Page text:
The most common mistake person going through a divorce can make, is being uninformed about their joint finances before agreeing to divorce. If your spouse has always handled all of the financial decisions in your household; you may find don’t have any information about you and your spouse’s income and assets your spouse will have an unfair advantage over you when it comes time to settle the financial issues in your divorce.
If you suspect your spouse is planning a divorce, get as much information as you can now. This means you should make copies of important financial records such as account statements (eg., savings, brokerage, and retirement), become hyper-aware of your budget and expenses, and all other data that relates to your marital lifestyle (eg., checking accounts, charge card statements, tax returns).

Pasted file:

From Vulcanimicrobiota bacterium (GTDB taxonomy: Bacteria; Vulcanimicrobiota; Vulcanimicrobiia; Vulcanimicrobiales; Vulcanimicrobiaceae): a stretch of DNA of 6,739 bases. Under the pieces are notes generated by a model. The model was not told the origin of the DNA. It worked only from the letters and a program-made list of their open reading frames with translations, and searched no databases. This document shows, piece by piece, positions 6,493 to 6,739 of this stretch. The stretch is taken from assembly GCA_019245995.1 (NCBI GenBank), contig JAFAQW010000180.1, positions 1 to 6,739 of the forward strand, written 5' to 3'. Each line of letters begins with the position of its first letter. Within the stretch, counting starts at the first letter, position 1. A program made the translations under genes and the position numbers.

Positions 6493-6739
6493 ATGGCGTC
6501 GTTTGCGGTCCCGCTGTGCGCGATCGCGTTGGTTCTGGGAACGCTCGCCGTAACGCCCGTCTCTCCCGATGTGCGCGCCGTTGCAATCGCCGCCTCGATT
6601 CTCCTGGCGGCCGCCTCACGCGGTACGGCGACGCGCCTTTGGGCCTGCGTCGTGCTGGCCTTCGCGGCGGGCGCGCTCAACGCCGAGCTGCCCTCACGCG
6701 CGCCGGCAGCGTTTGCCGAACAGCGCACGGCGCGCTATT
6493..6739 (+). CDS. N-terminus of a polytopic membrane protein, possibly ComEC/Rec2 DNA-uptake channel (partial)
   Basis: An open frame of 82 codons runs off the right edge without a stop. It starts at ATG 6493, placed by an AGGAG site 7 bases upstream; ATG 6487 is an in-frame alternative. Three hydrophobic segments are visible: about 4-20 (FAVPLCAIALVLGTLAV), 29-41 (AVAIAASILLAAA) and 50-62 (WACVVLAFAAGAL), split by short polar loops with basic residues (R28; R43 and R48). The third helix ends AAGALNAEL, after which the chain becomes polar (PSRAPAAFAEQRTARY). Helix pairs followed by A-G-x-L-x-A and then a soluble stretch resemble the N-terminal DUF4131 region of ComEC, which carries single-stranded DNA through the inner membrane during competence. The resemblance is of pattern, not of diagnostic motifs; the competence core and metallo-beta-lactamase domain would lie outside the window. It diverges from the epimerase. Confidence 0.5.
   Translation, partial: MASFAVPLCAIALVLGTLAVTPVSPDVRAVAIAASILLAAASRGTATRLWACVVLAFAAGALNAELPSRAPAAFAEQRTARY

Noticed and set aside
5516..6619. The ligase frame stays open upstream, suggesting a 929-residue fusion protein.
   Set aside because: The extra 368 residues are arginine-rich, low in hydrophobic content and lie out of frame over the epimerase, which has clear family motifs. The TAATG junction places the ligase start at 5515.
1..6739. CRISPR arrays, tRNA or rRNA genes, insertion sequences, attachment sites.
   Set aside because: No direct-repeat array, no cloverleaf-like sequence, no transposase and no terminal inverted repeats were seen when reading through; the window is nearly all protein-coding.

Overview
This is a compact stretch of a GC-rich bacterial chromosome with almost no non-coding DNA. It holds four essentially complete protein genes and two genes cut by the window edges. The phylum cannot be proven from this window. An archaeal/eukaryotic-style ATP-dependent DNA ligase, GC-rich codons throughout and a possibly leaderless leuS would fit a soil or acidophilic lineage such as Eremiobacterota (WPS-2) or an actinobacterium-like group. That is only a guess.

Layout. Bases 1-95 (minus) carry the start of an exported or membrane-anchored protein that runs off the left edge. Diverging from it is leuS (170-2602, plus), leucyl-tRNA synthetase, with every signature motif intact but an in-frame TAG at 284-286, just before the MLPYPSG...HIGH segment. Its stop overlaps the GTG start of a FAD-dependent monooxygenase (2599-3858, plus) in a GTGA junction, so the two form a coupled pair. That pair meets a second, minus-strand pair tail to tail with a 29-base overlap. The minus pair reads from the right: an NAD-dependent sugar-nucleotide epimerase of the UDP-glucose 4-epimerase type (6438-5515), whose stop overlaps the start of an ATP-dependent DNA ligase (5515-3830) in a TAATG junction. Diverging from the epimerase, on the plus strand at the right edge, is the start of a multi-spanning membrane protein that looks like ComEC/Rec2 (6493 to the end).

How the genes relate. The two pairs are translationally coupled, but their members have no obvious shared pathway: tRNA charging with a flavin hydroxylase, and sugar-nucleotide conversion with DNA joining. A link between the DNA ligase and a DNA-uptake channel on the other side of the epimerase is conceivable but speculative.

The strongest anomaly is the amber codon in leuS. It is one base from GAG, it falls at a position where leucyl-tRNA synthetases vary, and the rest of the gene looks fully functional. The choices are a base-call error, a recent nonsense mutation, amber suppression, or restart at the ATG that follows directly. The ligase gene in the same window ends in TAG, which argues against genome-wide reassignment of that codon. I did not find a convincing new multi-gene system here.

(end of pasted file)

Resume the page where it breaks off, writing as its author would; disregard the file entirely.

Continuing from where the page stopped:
If you believe your spouse may liquidate (sell or transfer to cash) assets or retitle marital assets without your consent, notify the holder of the asset or property in writing and get a restraining order from the court. Watch out for any cash held in joint checking and brokerage accounts, and the cash value of life insurance policies. If your spouse uses or moves assets without your knowledge, you may have to hire legal and forensic accounting experts to help you locate and value the assets.